Fall Workshop 2015
CALL FOR PRESENTATIONS
Algae Production Methods and Technologies
Wastewater Remediation, Water Reuse
CO2 Sequestration Opportunities Outside the Lab
Topics to include:
I. Commercial Algae Production Methods and Technologies
Algae can be made into nutraceutical Omega 3 EPA/DHA - astaxanthin, cosmetics, feeds, food and bioplastics. Commercially-minded algae researchers, algae producers and equipment companies join in collaborative discussions on the latest trends in commercial algae cultivation, harvesting
and extraction methods.
II. Wastewater Remediation Using Algae and Growing Algae Commercially Using Secondary Wastewater
Algae can be used to clean wastewater of phosphorous and nitrogen.
Nutrients found in wastewater (secondary wastewater) can be used in commercial algae productiion suitable for co-products and potential fuels. Commercial algae equipment can be co-located at or near wastewater treatment facilities to do pilot projects.
Understanding of what actually is in wastewater? What algae stains can be used to clean wastewater? What percentage of phosphorus and nitrogen will algae consume? It has been found that some secondary water can be used to grow algae. Wastewater operators and municipalities working with algae producers will explore cleaning wastewater techniques and reuse of 'secondary water' to make algae-based co-products.
A potential 'win-win' between wastewater treatment plants and commercial algae producers.
III. Sequestration of CO2 at Coal-fired Power/Cement Plants
Algae has the ability to capture CO2 and help reduce greenhouse gas emissions. Many questions arise. What is actually coming off the flue?
Can that CO2 be scrubbed of particulates and metals and used to grow algae? What percentage of scrubbed CO2 is actually being consumed by algae? How is the captured CO2 being measured?
Can commercial algae producers co-locate near coal-fired power power and cement plants? What permitting will be required? Can commercial algae equipment be co-located on or near coal-fired power plants and cement plants to use the scrubbed CO2? Captured carbon can be repurposed and become an enabling nutrient instead of a waste stream. Reducing carbon footprints and generating new business opportunities and jobs could be a 'win-win.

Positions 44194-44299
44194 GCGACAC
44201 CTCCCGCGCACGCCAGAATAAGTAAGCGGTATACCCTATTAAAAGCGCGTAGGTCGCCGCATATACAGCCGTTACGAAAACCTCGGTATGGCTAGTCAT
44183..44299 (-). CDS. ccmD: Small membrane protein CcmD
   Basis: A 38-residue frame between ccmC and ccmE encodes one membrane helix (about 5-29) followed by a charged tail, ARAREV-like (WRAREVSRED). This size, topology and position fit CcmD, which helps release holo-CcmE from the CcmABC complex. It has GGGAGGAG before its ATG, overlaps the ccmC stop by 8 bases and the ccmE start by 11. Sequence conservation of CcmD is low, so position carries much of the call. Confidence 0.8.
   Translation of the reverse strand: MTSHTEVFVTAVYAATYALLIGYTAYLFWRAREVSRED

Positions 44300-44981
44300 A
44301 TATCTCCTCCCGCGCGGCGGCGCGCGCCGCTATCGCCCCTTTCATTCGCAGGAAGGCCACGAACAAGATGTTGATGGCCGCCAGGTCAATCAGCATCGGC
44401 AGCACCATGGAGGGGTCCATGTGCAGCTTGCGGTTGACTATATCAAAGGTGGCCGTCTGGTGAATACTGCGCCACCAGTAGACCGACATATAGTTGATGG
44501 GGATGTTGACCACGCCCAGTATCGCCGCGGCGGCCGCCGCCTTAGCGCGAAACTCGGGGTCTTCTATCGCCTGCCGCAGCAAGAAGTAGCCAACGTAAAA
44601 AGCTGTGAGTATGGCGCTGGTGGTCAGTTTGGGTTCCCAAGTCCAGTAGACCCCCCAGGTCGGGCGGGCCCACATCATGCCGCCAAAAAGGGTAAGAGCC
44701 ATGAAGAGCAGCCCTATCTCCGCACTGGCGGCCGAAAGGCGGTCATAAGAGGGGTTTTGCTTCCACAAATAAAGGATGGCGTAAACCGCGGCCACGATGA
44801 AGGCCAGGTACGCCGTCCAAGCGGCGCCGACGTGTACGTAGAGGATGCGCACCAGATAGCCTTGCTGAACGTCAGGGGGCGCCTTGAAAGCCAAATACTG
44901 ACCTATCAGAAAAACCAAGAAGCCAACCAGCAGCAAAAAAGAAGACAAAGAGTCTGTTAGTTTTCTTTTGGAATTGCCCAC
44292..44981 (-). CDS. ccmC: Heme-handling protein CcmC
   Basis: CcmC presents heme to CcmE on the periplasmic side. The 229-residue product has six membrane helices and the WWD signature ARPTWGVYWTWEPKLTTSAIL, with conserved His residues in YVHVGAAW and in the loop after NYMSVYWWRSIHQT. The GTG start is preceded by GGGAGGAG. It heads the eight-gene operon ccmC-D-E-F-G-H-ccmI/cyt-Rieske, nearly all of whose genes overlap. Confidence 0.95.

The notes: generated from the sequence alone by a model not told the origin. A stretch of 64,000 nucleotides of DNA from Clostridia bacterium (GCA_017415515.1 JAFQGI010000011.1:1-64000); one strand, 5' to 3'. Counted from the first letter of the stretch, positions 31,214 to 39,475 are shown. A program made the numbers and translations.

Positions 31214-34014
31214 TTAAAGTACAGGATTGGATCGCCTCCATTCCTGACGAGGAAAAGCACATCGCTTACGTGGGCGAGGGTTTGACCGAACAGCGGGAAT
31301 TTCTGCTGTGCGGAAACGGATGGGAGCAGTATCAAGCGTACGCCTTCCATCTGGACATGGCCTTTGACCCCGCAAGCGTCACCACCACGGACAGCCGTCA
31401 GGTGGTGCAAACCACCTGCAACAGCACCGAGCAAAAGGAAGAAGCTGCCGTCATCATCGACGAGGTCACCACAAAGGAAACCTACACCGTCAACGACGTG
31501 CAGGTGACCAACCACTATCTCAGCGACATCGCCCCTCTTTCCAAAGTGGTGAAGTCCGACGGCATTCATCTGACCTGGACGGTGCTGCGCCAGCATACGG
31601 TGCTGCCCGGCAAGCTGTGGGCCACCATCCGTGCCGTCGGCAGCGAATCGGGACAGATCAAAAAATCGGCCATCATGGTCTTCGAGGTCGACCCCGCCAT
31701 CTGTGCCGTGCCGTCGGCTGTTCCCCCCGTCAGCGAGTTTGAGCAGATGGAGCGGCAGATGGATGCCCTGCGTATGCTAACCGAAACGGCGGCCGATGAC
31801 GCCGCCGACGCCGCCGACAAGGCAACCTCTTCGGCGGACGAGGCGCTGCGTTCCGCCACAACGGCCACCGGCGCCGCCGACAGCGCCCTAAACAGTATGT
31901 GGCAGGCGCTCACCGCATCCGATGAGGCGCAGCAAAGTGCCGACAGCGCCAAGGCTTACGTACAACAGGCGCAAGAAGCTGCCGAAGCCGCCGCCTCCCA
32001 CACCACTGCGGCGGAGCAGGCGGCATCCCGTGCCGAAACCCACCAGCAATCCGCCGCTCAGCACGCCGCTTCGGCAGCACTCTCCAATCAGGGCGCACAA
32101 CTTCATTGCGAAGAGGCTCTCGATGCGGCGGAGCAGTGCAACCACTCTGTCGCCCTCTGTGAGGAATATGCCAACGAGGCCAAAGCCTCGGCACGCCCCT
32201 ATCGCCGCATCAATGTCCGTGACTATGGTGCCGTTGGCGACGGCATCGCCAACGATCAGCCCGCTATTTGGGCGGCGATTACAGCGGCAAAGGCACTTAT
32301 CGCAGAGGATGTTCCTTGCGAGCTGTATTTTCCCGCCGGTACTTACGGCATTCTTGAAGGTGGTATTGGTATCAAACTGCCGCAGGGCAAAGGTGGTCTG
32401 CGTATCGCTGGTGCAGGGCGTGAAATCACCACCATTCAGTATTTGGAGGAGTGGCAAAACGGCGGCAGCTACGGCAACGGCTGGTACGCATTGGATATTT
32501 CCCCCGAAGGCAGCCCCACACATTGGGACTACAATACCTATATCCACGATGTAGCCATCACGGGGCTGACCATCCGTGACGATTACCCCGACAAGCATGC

The National Algae Association is the first non-profit algae production trade association in the world dedicated to the algae production industry. We provide a platform for commercially-minded algae researchers, algae producers, equipment companies. We are the business intelligence for the algae production industry.
We invite wastewater operators, coal-fired power/cement plant operators and private industry who have stakeholder interests in wastewater remediation and the sequestration of CO2.
NAA is working in establishing data through 'pilot' wastewater remediation and CO2 sequestering projects. If your research is in these areas and are proven to work outside the lab we invite you to present at the next Algae Production Workshop, the fall of 2015 on any of the above topics, we strongly encourage you to submit your presentation or abstract by Sept. 30, 2015, and to join us at our next workshop to participate in the collaboration.
Please submit presentation or abstracts to:
What should you expect from an NAA Workshop? Collaboration and open, honest conversation about commercial algae production technologies and methods from people who are doing it, not talking about it and not dreaming about the latest, greatest new algae research technologies that are not out of the lab yet or projects that can’t be verified. The algae production industry today is being built by commercially-proven algae technologies, private industry and private investment, not the next research grant.